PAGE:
White House comes to LA's San Gabriel Mountains for America's Great Outdoors

America's Great Outdoors San Gabriel Mountains Listening Session. Photo by Sam Goldman.

On July 7, under a big white tent overlooking a lake, east of downtown Los Angeles, a standing room crowd of nearly 400 people turned out to help protect and preserve the San Gabriel Mountains and rivers as part of President Obama’s America’s Great Outdoors conservation initiative. The Wilderness Society, a key partner in San Gabriel Mountains Forever, urged the Obama administration to hear local Californians’ plea for preserving and protecting “the mountains to the sea.”

The administration is organizing a series of “listening sessions” on America’s Great Outdoors this summer to hear our best ideas for developing a new conservation strategy for protecting and connecting us to nature. After hearing stories across the country, the administration will compile those ideas into a November report about a revitalized national outdoors initiative that benefits all Americans.

Many of the guests at the lakeside listening session held at the Whittier Narrows Recreation Area called for the lower San Gabriel River to be part of a broader federal National Recreation Area. This recreation area would help many cities that have few bikeways and parks, and lack connections to the Angeles National Forest further north.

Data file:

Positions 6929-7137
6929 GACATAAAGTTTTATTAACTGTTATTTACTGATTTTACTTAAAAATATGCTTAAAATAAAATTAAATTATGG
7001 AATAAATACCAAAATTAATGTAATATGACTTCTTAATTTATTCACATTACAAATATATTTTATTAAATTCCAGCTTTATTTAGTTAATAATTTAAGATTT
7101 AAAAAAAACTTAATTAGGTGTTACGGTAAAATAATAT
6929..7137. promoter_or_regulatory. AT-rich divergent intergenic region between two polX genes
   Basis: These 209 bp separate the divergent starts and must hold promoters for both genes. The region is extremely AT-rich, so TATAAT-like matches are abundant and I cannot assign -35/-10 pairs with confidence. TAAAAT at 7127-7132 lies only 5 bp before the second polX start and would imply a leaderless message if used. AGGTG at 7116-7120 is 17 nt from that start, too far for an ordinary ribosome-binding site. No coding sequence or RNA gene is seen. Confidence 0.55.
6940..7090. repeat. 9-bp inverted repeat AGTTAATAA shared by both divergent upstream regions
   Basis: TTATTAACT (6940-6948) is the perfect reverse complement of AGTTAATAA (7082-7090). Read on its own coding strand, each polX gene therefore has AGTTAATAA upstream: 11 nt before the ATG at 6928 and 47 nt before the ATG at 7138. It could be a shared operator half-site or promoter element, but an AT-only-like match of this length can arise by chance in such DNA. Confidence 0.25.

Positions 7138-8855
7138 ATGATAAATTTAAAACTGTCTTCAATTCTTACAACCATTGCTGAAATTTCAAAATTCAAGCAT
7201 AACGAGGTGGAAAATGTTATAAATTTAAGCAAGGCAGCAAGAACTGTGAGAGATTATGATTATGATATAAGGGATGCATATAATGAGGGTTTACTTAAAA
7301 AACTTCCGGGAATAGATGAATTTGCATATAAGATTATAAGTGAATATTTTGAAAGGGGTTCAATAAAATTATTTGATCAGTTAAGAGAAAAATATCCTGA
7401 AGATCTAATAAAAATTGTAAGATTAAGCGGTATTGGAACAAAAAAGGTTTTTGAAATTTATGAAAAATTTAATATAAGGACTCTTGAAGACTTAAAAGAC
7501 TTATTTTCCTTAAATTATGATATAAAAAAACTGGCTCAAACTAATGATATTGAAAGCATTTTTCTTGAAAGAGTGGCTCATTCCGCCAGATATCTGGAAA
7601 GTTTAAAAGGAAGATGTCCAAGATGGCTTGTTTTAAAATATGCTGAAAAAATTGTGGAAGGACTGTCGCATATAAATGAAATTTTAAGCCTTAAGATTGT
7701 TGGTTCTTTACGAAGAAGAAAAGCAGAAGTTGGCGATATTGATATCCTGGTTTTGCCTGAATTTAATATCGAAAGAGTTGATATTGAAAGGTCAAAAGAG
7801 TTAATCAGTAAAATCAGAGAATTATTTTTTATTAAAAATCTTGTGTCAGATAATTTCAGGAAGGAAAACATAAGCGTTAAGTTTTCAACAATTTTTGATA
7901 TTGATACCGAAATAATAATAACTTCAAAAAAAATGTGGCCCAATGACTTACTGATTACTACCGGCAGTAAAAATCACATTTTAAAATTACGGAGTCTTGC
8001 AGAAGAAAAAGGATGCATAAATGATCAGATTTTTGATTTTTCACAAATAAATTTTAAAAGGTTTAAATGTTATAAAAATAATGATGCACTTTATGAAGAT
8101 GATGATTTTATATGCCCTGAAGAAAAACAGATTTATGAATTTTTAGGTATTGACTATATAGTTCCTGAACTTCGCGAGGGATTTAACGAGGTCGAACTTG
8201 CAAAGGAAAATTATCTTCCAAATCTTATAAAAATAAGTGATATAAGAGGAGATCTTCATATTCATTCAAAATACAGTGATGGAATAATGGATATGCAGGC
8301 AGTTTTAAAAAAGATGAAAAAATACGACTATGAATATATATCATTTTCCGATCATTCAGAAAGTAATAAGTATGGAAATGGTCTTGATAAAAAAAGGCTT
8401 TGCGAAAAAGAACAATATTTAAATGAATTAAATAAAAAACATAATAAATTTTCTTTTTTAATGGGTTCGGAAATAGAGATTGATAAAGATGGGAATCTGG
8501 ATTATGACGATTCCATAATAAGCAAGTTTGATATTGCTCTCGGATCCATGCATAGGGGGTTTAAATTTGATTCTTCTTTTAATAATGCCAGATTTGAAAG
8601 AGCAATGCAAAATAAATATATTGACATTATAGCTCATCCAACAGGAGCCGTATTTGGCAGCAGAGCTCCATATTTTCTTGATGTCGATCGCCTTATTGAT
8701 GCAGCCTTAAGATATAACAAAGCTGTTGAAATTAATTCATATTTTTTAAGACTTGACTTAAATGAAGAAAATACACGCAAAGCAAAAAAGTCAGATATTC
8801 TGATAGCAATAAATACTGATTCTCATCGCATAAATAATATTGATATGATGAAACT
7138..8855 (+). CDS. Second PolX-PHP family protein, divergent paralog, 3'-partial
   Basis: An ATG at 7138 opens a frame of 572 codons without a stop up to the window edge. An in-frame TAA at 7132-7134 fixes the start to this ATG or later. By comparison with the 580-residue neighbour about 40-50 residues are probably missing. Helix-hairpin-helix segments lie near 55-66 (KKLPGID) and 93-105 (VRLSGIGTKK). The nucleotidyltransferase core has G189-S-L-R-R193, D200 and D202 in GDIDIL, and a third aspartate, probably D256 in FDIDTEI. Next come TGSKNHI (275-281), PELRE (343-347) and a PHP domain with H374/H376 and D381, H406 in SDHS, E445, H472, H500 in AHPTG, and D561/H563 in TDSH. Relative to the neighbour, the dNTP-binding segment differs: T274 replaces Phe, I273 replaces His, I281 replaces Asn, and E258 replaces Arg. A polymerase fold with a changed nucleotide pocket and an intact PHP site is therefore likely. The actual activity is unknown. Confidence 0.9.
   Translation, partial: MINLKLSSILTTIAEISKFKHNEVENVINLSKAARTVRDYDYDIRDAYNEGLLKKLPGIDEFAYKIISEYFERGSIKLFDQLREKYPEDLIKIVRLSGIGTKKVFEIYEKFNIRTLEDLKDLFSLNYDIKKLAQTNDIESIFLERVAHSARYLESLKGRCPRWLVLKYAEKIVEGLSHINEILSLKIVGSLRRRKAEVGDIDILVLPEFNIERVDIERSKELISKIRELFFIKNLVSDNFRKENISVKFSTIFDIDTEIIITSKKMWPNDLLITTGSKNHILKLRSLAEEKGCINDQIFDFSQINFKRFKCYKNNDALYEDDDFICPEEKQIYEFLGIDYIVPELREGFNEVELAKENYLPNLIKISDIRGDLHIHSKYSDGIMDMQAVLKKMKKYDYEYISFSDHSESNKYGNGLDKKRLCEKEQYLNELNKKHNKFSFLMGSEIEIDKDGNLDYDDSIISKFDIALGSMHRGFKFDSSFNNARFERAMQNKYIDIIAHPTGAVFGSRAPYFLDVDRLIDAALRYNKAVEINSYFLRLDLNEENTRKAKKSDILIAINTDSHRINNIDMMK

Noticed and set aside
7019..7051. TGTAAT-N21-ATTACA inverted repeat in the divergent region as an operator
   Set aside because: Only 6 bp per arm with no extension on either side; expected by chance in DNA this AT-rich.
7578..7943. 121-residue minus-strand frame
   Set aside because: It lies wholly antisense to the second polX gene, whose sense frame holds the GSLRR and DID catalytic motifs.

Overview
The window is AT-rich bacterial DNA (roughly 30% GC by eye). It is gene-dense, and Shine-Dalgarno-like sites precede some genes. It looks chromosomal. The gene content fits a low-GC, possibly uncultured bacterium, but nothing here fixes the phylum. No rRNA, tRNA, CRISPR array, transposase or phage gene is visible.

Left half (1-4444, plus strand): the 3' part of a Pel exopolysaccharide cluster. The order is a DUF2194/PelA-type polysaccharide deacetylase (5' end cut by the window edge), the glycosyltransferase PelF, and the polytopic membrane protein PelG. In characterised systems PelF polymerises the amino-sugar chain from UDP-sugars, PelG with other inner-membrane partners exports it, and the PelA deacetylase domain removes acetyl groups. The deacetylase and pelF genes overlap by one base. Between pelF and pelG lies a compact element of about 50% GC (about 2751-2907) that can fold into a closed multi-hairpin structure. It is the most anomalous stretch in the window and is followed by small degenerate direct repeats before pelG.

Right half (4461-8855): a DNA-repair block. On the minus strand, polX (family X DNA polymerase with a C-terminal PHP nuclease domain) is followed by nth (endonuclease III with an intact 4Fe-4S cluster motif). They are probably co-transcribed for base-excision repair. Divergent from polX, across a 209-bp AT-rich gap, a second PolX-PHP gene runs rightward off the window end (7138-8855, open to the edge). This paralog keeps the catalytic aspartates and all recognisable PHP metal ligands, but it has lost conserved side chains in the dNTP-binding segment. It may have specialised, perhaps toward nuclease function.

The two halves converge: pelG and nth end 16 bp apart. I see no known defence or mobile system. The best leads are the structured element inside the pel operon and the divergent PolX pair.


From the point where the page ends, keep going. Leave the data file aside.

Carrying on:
Less than an hour from downtown L.A., the San Gabriel Mountains and River are part of the Angeles National Forest which provides L.A. County with more than one-third of its clean drinking water and more than 70 percent of its open space. The Angeles National Forest is one of the most heavily used public forests in the country and its proximity to the nation’s largest county truly qualifies it as its “recreational backyard,” providing one of the closest destinations for city residents to access the outdoors.

For example, California Representative Judy Chu urged residents to celebrate the San Gabriel Mountains in an op-ed in her hometown paper. And the Pasadena Star News editorialized about the importance of preserving it as one of Southern California’s most well-used natural areas.

There was diverse representation at the Whittier Narrows listening session in South El Monte — residents spoke about adding more parks to combat high obesity and blood pressure rates, the need to preserve Native American and early California history, and better federal/local partnerships to create an “Emerald Necklace” of urban greenways and natural areas.

Many guests sent comments to President Obama urging him to protect and preserve San Gabriel Mountains as part of America’s Great Outdoors.

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